Though no clear explanation has been given, the city administration has announced its plan of distributing Teff using the consumer cooperatives sales outlets at the grass root levels. When it comes to other indispensable consumer items, however, the city administration disclosed nothing about its intervention plans.

To have effective consumer protection governance, the regulatory framework and enforcement mechanism should be properly instituted. One of the issues here is staffing. Experts with the right mix and set of knowledge, skill, awareness and commitment should be employed.
Allocating enough budget to fully execute the mandate of the regulatory organ is very important. Regular data collection, compilation and analysis, and swift interventions on market irregularities are very important to manage crises before they mature and cause irreversible damage to consumers.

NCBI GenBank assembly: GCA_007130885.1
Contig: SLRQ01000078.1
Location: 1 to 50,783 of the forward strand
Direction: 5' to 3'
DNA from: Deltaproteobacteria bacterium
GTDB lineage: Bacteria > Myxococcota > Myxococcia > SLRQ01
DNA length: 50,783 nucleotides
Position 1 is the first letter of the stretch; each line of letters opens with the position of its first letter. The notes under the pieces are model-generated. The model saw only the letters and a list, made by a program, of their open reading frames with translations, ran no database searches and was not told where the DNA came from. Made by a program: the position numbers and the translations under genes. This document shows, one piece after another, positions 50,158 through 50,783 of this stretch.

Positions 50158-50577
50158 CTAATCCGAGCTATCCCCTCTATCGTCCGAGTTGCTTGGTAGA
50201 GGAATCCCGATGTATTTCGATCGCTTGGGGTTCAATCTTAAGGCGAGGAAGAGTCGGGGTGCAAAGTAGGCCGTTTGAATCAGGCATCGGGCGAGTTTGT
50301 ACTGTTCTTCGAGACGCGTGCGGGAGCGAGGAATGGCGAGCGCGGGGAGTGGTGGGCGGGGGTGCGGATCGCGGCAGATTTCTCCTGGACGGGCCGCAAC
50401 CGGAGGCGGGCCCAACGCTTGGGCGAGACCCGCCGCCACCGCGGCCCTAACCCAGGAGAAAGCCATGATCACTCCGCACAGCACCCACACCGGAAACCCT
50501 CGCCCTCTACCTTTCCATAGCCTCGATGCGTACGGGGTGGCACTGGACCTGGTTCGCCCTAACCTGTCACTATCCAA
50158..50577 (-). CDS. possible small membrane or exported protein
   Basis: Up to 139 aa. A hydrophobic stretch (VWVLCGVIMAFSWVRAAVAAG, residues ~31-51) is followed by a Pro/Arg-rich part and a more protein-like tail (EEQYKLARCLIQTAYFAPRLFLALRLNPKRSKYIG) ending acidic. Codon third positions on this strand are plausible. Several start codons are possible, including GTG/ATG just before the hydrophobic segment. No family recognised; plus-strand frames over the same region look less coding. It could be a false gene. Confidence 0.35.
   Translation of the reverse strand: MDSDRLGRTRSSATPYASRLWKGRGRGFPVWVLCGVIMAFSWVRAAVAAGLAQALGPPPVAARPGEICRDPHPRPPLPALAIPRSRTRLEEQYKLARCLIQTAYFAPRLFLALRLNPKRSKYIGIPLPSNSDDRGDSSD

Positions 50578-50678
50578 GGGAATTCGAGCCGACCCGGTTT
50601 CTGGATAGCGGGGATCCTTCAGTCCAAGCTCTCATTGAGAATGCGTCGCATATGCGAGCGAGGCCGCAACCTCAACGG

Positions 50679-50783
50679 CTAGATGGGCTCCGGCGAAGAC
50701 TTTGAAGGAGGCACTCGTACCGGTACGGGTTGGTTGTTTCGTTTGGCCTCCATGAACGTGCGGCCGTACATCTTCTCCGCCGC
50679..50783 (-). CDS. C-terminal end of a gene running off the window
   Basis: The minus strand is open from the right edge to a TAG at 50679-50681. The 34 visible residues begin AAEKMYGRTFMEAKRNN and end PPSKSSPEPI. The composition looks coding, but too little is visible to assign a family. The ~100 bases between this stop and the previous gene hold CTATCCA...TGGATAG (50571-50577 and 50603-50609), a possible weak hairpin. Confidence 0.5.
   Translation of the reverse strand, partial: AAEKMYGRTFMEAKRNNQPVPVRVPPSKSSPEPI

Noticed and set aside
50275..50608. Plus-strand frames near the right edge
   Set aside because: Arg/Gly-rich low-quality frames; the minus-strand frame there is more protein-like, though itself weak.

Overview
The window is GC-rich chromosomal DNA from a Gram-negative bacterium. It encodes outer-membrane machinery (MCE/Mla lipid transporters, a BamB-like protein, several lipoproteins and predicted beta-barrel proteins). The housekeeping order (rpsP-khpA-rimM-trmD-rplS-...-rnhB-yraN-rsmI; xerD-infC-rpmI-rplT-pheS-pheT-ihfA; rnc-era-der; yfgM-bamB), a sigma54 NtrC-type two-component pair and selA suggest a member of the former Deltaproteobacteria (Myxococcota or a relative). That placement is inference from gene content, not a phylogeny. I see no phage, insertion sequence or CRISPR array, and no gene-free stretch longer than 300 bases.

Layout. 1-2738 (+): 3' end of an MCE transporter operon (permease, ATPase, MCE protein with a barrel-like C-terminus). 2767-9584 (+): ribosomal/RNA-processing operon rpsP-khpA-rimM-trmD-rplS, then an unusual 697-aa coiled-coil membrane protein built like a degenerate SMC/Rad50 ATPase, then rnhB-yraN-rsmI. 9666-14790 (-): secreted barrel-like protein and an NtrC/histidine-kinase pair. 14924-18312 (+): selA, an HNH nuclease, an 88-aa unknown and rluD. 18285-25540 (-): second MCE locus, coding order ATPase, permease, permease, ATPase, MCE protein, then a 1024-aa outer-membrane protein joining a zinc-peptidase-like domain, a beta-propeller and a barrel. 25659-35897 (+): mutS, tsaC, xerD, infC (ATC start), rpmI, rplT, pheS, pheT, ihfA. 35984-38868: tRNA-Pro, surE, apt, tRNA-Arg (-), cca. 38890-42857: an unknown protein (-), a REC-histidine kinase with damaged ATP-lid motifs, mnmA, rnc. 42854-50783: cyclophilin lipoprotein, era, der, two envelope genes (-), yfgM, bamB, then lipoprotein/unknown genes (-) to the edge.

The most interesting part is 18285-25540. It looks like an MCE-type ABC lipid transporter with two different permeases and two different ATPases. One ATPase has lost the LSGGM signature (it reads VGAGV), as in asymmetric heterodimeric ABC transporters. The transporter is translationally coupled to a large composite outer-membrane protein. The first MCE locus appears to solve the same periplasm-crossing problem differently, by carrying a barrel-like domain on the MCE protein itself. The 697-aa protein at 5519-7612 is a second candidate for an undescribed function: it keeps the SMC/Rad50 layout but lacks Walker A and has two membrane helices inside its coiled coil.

Even if a country has built a reliable system for effective consumer protection, there would still be loopholes where things pass unnoticed and eventually affect the consumer. Suppliers may take advantage of such regulatory oversight to advance their interests. Supply of inferior quality of goods, creating artificial scarcity by hoarding and stockpiling of goods, and arbitrarily increasing prices are often experienced in our markets. The victim is eventually the consumer. In such cases, identifying the source of the problem is indeed very important for meaningful interventions.